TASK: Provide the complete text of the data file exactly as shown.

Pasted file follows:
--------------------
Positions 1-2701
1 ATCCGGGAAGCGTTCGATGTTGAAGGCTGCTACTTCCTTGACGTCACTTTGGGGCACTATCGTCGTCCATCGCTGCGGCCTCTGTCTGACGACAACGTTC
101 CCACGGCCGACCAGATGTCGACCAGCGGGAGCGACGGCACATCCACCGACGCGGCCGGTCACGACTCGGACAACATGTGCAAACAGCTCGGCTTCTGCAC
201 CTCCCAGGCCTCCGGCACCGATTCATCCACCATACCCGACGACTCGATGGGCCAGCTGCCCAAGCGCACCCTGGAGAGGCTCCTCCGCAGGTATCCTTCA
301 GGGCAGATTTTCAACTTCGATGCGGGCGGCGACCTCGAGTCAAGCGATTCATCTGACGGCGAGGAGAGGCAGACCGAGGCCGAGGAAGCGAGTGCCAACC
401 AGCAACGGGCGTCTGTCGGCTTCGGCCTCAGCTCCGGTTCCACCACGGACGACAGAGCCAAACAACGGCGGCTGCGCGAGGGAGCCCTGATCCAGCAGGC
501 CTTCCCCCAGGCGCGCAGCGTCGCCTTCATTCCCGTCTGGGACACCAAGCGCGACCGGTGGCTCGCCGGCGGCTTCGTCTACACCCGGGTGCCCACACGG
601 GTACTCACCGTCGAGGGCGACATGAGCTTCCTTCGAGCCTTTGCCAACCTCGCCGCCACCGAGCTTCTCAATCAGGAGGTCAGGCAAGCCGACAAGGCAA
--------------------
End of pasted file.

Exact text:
Positions 1-2701
1 ATCCGGGAAGCGTTCGATGTTGAAGGCTGCTACTTCCTTGACGTCACTTTGGGGCACTATCGTCGTCCATCGCTGCGGCCTCTGTCTGACGACAACGTTC
101 CCACGGCCGACCAGATGTCGACCAGCGGGAGCGACGGCACATCCACCGACGCGGCCGGTCACGACTCGGACAACATGTGCAAACAGCTCGGCTTCTGCAC
201 CTCCCAGGCCTCCGGCACCGATTCATCCACCATACCCGACGACTCGATGGGCCAGCTGCCCAAGCGCACCCTGGAGAGGCTCCTCCGCAGGTATCCTTCA
301 GGGCAGATTTTCAACTTCGATGCGGGCGGCGACCTCGAGTCAAGCGATTCATCTGACGGCGAGGAGAGGCAGACCGAGGCCGAGGAAGCGAGTGCCAACC
401 AGCAACGGGCGTCTGTCGGCTTCGGCCTCAGCTCCGGTTCCACCACGGACGACAGAGCCAAACAACGGCGGCTGCGCGAGGGAGCCCTGATCCAGCAGGC
501 CTTCCCCCAGGCGCGCAGCGTCGCCTTCATTCCCGTCTGGGACACCAAGCGCGACCGGTGGCTCGCCGGCGGCTTCGTCTACACCCGGGTGCCCACACGG
601 GTACTCACCGTCGAGGGCGACATGAGCTTCCTTCGAGCCTTTGCCAACCTCGCCGCCACCGAGCTTCTCAATCAGGAGGTCAGGCAAGCCGACAAGGCAA